In “Vacationland,” author John Hodgman writes “the ocean is traumatically cold. If you make the mistake of going into it, every cell in your body will begin shouting the first half of the word “hypothermia” into your brain; the second half will simply be frozen tears.” THINKSTOCK PHOTO

Humorist John Hodgman’s “Vacationland” funny, insightful

ELLSWORTH — One brave man is calling out Maine’s beaches for what they really are: painful.

He’s the comedian and writer John Hodgman (“The Daily Show with Jon Stewart,” “Married,” “The Areas of My Expertise,” “More Information Than You Require” and “That is All”). His latest book, “Vacationland: True Stories from Painful Beaches” (Viking, 2017, $14.80), is in part an ode to Maine.

“The ocean in Maine is traumatically cold. If you make the mistake of going into it, every cell in your body will begin shouting the first half of the word hypothermia into your brain: the second half will simply be frozen tears,” Hodgman writes. “And the beaches of Maine offer no relief as you launch yourself back onto shore, because the beaches of Maine are made out of jagged stones shaped like knives.”

Hodgman, 46, speaks from experience. The bestselling author and his wife, Katherine Fletcher, have houses in Brooklin and Brooklyn, N.Y. He grew up in Brookline, Mass.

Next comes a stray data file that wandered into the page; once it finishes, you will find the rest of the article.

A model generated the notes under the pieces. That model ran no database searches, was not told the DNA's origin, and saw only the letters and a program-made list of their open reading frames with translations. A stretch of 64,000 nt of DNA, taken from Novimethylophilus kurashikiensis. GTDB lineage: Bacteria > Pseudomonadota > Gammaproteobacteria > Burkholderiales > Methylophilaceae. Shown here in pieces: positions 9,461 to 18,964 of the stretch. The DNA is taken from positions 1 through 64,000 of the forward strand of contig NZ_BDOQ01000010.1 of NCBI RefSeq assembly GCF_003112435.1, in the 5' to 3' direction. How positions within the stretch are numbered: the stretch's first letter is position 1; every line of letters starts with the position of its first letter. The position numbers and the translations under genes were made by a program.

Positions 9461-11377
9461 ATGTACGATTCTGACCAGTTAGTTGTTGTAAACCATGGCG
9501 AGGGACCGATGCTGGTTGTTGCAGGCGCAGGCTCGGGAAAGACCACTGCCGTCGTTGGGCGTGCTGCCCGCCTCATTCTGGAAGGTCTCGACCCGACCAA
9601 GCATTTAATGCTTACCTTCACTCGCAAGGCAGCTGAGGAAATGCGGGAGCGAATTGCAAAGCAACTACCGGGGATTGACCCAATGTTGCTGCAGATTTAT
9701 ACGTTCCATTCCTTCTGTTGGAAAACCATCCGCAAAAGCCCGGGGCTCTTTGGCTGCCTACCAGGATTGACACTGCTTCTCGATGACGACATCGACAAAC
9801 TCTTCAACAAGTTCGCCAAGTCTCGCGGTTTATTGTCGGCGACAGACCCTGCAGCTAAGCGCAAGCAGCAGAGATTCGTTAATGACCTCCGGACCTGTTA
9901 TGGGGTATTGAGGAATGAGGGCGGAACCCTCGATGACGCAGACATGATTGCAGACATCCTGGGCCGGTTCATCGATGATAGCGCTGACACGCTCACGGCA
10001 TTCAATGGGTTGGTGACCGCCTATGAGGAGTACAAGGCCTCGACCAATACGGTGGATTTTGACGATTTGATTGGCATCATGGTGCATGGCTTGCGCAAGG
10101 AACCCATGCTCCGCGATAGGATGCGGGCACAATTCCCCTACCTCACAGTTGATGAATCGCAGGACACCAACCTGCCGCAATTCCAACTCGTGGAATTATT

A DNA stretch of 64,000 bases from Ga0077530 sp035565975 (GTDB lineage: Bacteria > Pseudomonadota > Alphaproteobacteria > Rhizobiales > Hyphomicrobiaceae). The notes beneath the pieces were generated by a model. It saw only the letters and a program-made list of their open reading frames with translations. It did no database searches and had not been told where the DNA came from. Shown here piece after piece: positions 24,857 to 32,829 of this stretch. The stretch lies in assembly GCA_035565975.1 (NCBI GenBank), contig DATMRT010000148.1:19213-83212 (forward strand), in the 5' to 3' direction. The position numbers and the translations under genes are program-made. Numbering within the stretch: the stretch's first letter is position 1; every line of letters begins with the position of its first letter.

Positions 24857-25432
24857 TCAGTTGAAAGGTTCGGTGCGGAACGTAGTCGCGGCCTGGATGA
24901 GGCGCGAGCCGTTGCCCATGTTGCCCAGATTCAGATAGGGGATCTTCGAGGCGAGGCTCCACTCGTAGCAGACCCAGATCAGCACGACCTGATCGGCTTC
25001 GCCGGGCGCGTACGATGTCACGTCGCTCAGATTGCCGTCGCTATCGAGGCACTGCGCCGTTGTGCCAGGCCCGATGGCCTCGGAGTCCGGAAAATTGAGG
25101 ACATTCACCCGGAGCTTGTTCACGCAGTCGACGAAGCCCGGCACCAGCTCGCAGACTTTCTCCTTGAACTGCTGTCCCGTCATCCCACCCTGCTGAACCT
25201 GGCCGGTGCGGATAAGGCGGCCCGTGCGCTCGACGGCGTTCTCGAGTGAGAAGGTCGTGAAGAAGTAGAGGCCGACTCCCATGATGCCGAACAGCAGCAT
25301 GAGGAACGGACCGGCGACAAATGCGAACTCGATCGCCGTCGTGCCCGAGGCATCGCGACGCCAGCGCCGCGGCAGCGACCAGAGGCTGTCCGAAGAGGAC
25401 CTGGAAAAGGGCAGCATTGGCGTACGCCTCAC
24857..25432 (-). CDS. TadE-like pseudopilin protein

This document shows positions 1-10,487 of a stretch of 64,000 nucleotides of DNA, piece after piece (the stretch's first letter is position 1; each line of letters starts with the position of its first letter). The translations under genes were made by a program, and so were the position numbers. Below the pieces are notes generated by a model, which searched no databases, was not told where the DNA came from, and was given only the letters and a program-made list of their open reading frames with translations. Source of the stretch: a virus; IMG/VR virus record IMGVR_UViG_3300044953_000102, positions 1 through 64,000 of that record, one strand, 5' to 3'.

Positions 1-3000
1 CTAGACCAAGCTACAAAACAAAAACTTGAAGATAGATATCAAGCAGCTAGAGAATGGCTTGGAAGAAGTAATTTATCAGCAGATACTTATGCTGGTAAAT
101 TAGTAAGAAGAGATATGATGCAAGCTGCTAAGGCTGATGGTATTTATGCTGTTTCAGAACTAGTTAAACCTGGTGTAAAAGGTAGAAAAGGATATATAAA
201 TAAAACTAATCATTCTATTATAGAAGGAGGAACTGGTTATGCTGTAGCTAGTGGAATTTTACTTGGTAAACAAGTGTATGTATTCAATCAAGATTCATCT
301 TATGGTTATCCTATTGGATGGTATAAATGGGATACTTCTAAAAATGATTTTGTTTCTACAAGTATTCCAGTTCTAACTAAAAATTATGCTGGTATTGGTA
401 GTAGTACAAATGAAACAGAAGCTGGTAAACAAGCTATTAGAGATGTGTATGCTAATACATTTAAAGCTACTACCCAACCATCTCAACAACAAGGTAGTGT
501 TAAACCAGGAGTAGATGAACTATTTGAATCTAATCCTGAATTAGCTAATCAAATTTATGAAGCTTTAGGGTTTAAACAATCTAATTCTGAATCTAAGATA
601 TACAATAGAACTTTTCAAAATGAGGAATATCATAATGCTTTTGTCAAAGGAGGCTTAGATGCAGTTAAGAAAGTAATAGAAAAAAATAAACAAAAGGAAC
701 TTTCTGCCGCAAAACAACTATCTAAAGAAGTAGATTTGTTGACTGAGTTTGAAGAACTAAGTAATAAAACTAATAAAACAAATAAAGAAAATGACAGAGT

Hodgman finds lakes and ponds creepy. “If you ever go snorkeling in your father-in-law’s lake in Maine, you will see for yourself that it is all ooze and muck and fallen trees and sunken demonic cities,” he writes. “Lacking natural predators, the freshwater clams grow to the size of Nerf footballs. They sit half submerged in the mire, their pale shells opening and closing, singing to you as you snorkel above, ‘Join us, join us, join us.’”

During a brief telephone interview, the humorist and former correspondent for “The Daily Show” explained that Maine is Fletcher’s favorite place in the world. His wife grew up visiting Surry during the summer. Her grandmother had a house on Newbury Neck that an uncle still owns. The couple have been making the trek here for a couple of decades.

So, it should not surprise that Maine and its painful beaches would provide fodder and eventually crop up in his writing.

“This is a book about me and my beard wandering through three wildernesses: the green mountains of rural western Massachusetts where I disposed of my youth, the mercilessly painful beaches of coastal Maine where I will eventually accept my death, and the haunted forest of middle age that lies between them.”